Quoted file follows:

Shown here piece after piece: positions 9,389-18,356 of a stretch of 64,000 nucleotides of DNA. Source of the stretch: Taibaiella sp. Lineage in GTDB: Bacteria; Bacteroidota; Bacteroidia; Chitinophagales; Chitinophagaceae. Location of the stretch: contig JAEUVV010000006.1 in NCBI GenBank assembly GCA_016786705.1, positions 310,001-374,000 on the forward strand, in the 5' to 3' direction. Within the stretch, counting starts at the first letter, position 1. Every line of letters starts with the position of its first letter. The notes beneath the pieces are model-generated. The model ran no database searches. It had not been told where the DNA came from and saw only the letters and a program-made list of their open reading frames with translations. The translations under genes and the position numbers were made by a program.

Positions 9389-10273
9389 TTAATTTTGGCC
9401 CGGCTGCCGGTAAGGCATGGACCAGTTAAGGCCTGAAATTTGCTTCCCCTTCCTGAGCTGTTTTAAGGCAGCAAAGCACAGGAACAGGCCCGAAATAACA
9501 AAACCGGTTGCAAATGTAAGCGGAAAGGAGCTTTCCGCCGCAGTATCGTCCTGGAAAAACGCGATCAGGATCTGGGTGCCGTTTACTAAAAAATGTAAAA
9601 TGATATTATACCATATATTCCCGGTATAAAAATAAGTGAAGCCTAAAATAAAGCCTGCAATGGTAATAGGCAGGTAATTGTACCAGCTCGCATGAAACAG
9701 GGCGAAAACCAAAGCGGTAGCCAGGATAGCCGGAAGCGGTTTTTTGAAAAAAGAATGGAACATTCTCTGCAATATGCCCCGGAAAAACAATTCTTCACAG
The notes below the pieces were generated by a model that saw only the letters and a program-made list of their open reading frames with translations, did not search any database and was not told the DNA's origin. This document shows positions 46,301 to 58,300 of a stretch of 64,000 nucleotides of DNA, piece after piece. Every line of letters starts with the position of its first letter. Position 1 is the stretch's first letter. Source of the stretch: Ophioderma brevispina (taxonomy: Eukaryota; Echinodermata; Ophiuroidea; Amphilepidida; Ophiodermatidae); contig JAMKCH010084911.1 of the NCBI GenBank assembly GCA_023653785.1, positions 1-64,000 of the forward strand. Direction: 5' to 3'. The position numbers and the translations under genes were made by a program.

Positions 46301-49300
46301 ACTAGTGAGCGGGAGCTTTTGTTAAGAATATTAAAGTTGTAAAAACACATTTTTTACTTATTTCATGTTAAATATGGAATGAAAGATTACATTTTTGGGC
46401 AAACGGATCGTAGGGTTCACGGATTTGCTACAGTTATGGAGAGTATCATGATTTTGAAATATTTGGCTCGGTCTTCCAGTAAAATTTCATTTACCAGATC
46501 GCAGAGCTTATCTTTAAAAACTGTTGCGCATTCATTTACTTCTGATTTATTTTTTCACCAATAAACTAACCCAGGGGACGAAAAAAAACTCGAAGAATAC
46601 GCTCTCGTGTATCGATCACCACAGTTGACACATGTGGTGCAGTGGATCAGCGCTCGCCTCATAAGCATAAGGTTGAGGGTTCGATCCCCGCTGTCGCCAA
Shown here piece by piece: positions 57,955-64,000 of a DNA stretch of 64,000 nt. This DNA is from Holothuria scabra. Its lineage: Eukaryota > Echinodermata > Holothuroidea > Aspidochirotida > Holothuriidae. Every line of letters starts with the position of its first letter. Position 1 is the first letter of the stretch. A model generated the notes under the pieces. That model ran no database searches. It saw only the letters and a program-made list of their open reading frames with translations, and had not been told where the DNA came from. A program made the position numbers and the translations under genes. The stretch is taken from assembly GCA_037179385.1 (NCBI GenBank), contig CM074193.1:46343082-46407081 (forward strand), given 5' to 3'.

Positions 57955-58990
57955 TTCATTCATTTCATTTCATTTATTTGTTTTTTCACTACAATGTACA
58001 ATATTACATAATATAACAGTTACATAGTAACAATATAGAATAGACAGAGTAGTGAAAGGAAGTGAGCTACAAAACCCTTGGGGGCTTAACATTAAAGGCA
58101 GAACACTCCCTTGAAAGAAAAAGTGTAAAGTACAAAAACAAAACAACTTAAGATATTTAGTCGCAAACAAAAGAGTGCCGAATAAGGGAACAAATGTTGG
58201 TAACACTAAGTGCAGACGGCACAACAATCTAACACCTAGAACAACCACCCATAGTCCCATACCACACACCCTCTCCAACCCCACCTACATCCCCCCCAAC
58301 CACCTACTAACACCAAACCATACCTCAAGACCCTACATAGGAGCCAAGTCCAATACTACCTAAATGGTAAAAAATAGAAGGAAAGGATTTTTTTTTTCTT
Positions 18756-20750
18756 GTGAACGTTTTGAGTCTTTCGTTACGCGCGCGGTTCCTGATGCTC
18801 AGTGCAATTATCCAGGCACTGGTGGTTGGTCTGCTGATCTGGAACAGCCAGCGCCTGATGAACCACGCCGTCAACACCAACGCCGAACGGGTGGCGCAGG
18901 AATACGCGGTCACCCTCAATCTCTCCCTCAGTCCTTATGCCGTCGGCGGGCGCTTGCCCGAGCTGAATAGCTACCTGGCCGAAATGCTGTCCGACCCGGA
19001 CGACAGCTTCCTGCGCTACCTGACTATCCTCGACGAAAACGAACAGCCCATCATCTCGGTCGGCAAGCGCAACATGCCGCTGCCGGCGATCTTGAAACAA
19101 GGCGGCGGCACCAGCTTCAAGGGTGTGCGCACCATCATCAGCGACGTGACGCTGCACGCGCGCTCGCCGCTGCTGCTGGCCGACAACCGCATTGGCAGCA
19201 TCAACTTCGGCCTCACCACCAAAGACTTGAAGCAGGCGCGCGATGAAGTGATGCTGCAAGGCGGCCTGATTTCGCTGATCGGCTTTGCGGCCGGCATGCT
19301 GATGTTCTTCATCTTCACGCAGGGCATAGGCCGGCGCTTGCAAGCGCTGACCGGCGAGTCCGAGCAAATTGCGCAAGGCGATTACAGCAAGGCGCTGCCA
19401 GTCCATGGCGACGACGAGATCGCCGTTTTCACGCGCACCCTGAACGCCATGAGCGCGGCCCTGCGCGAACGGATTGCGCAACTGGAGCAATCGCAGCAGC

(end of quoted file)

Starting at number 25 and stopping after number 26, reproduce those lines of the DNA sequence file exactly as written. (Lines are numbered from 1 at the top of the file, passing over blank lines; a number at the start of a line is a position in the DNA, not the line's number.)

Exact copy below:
19001 CGACAGCTTCCTGCGCTACCTGACTATCCTCGACGAAAACGAACAGCCCATCATCTCGGTCGGCAAGCGCAACATGCCGCTGCCGGCGATCTTGAAACAA
19101 GGCGGCGGCACCAGCTTCAAGGGTGTGCGCACCATCATCAGCGACGTGACGCTGCACGCGCGCTCGCCGCTGCTGCTGGCCGACAACCGCATTGGCAGCA